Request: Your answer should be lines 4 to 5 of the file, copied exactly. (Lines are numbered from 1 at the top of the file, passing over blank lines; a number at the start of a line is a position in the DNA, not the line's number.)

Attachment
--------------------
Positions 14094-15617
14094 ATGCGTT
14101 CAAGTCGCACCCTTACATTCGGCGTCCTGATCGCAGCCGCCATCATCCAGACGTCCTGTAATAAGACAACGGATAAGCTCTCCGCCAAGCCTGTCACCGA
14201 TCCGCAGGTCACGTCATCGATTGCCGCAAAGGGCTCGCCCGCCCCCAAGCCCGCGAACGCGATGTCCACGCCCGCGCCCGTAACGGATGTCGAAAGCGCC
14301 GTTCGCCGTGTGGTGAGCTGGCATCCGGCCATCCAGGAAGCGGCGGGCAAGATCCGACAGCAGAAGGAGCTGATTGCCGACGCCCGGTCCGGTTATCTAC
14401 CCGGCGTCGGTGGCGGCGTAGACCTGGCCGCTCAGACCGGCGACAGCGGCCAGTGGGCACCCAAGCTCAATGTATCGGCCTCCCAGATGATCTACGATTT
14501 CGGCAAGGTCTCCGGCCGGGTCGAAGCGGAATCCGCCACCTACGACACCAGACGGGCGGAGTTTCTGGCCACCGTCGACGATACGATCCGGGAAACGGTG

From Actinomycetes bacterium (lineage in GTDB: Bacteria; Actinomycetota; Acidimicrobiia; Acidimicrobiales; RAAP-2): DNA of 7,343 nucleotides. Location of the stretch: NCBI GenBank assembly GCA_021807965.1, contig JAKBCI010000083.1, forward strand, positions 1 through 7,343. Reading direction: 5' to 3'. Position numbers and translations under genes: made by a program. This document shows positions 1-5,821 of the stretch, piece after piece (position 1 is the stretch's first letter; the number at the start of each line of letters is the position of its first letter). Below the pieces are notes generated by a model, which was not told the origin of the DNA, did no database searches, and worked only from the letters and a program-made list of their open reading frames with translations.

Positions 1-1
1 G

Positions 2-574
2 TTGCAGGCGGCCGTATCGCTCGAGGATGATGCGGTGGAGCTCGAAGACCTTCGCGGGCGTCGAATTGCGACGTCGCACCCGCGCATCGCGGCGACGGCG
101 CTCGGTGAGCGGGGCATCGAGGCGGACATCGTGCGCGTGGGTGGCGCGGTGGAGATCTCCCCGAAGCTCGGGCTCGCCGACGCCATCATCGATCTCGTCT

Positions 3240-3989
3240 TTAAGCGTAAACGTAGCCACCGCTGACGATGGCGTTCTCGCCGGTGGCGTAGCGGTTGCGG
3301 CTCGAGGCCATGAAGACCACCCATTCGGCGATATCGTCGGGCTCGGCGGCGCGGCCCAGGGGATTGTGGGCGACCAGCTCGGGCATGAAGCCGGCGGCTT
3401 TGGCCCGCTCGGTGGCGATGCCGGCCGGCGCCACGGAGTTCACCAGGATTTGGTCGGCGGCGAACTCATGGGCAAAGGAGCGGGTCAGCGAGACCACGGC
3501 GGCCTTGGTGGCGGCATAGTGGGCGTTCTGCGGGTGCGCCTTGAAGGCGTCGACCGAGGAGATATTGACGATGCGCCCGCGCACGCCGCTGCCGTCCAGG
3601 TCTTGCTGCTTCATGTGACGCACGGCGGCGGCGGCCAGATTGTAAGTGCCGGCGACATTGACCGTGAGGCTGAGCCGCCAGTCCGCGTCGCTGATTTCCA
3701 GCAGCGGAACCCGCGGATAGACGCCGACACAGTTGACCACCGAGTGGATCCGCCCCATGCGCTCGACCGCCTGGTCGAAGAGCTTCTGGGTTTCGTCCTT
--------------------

14201 TCCGCAGGTCACGTCATCGATTGCCGCAAAGGGCTCGCCCGCCCCCAAGCCCGCGAACGCGATGTCCACGCCCGCGCCCGTAACGGATGTCGAAAGCGCC
14301 GTTCGCCGTGTGGTGAGCTGGCATCCGGCCATCCAGGAAGCGGCGGGCAAGATCCGACAGCAGAAGGAGCTGATTGCCGACGCCCGGTCCGGTTATCTAC